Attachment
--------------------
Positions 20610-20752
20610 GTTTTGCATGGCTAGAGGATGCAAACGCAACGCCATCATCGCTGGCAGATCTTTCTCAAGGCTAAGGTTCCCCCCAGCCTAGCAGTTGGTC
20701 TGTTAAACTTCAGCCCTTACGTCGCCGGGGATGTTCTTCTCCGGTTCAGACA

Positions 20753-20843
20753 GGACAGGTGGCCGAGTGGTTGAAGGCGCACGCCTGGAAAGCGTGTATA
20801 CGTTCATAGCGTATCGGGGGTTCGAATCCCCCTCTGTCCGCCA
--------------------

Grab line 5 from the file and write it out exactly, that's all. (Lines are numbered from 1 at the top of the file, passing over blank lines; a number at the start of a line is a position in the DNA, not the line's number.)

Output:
20753 GGACAGGTGGCCGAGTGGTTGAAGGCGCACGCCTGGAAAGCGTGTATA